Monomoy Pulling Boats 2 & 3 - assuming that we'll have one or both of these boats ready for service for some portion of programming next year, what are our goals? I've been thinking of extending the Conquer the Chesapeake program next year to include not only the Cape Henry/Cape Charles transit but also several other legs to reach Washington DC - possibly a trip from the Norfolk Naval Shipyard to the Washington Navy Yard. One way and trailer the boats back, sort of thing. Oh yeah, and since we've decided that the chase boat is for sissies, we won't have one, in preference to several boats making the trip together. Another trip around the Capes from say First Landing to Ocracoke Inlet might also be in order, later in the year - provided we can dodge the early season storms.

Marine Paintball - our folks have started looking into this and have made some great progress in the last week alone. Hopefully when the operational season picks back up in March the marines will have yet another cool toy to play with. The program here is still up for development, but I'd havev to guess it would involve tactical-type activities in a controlled environment not open to the public. We have several potential venues to hold events with earthworks, forts, blockhouses etc and I hope we can develop a solid program along that end. Hell, you'll probably even see me back out there shouldering a firelock for the occassion!

3-pdr Naval Gun - the gun rocked our late-season programming this year, and next I hope we can open up more dimensions in the realm of live fire, and possibly even participation in some aspect of marine paintball! But as with anything involving projectile weapons originally designed to kill, maime and dismember, experimentation and development must invariably take place in a carefully controlled manner. If we can manage it, she would be a fun addition to our live-fire events, where we could actually study things like distribution patterns in canister and grapeshot as well as the effects of chain shot, bar shot and plain old soda cans full of concrete. Hmmm.

There are other projects hiding up our sleeves as well, including a few crazy ideas about what we might end up doing in 2012. "Certainty of death. Small chance of success. What are we waiting for?" sorts of things. And no, I am not advocating suicide missions - just to preempt those emails. But pushing the envelope is what we're all about!

We'll be discussing all of this at a Board meeting in January - which will be conducted in an open forum setting - meaning any person can speak on recognition of the chairman. Hopefully this will allow interested members a chance to add their voice to our proceedings and lend a hand to shape our 2011 programming and goals.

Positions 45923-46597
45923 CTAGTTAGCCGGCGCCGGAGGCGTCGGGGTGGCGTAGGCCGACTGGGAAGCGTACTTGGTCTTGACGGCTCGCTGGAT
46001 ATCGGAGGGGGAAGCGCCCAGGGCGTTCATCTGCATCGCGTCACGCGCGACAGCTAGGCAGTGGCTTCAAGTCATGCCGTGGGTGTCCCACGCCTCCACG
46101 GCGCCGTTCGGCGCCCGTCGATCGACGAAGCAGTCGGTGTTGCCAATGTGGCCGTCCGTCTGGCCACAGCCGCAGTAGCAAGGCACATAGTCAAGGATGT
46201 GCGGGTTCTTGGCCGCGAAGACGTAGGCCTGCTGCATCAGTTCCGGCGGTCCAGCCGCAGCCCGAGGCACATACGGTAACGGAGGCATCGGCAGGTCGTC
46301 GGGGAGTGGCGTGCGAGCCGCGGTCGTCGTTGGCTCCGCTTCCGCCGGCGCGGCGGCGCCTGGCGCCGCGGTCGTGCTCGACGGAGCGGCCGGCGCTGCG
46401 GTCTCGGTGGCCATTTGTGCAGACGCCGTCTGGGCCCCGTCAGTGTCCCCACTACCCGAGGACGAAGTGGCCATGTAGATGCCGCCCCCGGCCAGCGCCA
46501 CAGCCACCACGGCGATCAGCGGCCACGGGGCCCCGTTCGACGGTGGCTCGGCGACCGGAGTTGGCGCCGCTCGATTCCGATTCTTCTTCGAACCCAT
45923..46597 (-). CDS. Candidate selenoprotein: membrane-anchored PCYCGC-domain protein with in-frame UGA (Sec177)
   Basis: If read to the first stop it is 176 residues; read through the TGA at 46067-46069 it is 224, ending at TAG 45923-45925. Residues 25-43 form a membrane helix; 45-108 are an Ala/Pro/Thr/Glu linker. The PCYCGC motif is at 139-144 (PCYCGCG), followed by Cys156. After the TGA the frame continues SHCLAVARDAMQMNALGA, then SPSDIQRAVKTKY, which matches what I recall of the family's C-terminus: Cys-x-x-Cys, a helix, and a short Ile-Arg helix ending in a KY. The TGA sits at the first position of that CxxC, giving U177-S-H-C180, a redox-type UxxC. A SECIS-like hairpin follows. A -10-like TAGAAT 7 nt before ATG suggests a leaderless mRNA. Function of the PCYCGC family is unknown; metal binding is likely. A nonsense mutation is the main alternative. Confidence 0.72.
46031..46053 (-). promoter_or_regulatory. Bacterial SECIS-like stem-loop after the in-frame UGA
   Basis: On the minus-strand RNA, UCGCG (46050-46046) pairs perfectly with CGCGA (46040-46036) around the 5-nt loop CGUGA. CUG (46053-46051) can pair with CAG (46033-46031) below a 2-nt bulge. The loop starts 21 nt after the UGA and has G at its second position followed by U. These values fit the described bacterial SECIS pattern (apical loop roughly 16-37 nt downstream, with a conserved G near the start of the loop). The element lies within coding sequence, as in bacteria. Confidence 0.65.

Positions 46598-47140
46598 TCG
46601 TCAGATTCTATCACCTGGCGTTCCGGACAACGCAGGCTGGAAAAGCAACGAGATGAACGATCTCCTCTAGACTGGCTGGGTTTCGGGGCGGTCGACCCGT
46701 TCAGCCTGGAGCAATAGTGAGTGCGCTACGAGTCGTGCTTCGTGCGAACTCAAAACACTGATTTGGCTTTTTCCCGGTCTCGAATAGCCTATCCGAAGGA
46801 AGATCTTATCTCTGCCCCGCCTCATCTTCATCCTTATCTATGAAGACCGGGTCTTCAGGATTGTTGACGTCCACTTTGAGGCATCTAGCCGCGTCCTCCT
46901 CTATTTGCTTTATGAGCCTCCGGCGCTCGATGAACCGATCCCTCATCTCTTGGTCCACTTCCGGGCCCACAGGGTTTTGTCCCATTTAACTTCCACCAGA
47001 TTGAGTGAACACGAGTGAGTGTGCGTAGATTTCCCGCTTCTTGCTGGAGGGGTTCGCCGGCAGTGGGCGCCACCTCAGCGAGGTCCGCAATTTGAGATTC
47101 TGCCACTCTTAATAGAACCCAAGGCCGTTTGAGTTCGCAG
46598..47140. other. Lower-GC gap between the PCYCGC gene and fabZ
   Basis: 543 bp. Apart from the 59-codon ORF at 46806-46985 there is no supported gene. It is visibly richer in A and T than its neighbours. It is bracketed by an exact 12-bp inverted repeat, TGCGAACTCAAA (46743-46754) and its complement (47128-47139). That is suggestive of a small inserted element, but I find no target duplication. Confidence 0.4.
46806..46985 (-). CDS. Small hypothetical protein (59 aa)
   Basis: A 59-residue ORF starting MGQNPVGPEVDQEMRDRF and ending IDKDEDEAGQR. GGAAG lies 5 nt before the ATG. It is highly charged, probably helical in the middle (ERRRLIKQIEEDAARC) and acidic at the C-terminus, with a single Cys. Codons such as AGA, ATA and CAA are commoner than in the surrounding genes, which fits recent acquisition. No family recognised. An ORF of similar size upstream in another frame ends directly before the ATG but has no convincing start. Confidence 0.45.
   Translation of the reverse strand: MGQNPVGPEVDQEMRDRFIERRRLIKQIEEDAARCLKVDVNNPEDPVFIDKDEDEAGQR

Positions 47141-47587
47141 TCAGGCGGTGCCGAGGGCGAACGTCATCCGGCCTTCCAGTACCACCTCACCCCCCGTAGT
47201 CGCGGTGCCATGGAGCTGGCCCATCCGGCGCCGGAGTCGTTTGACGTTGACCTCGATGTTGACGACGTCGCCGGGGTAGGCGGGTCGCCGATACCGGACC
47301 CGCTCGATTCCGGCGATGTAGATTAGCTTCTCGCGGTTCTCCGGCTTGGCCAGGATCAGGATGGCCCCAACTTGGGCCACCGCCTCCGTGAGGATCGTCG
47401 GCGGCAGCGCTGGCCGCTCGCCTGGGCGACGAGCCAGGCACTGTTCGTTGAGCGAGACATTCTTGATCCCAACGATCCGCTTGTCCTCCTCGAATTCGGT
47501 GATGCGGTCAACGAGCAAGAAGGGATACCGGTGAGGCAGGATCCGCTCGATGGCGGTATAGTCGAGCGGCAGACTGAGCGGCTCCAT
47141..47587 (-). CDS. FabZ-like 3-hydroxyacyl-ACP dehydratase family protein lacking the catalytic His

Stand by for dates and location of that meeting, I'll post it as soon as it's set in stone.


Friday, December 10, 2010

Its Friday but I'm busy...

So here's your video for the week - a little bit of awesome courtesy eBay:


This weekend at the Dockyard, I'm still clearing up from Great Bridge and getting Monomoy No. 1 stowed for the winter. Some severe weather might keep me locked inside for a while, so standby for possible weekend updates!


Thursday, December 9, 2010

Bad in all the right ways

Yesterday we began pitching around new ideas for the marines in order to find them some other occupation than traditional reenacting. The primary problem with what we consider as traditional reenacting is that the tactics employed, casualties taken etc are not generally in keeping with historical precedent. This issue has been addressed before by other groups, but namely in the interest of improving existing events. My concern was that the marines find a new venue distinctly separate from reenacting that allowed them to open their operation in another hobby or area of interest - in the same way that our sailors have made a reasonable foothold in the sailing and wooden boatbuilding communities.

I've had the idea rolling around in my head for some time that paintball would be the way to go. But even loading and firing one round at a time from conventional paintball guns is nowhere near the procedure for loading and firing a flintlock or caplock musket. But what if our flintlock and caplock muskets could fire paintballs? - and in the same manner they would fire a conventional ball? The conditions could be ideal for an entirely new merge of paintball and reenacting - one in which the capabilities of troops had a direct impact on operations in the field - putting the manuals to the test in a more realistic setting and tactical context.

As the President likes to say "let me be clear." I'm not advocating putting paintballs down the muzzle of your black powder firelocks - but what I am saying is that I am more than willing to encourage our marine leaders to experiment and construct a viable solution to this. The result would be a new genre of experimental archaeology, very much akin to what our sailors are doing with our boat programs and distance cruising in open boats. Very interesting. Keep up the good work guys!


Wednesday, December 8, 2010

Winter layup begins...

In lieu of my activities for this week and next at the Dockyard - a nice little tidbit from 1945:

The soapbox is getting too high to get off of

Recently there has been some discussion about replacing Navy crews with civilian mariners in the engineering plants of the amphibious ships in our Navy. This has been implemented already in our fleet auxiliaries and replenishment ships, seemingly with great success. The shift would only seem natural, then, that we might continue this trend into additional areas of the Navy. But I believe it represents a distinct nose-dive in the operational readiness and training of our active duty Sailors - and it is applicable to NHS because one of our primary purposes is to preserve our Naval heritage of excellence at sea, even if it is only in the use of small boats used to train youth groups and volunteers.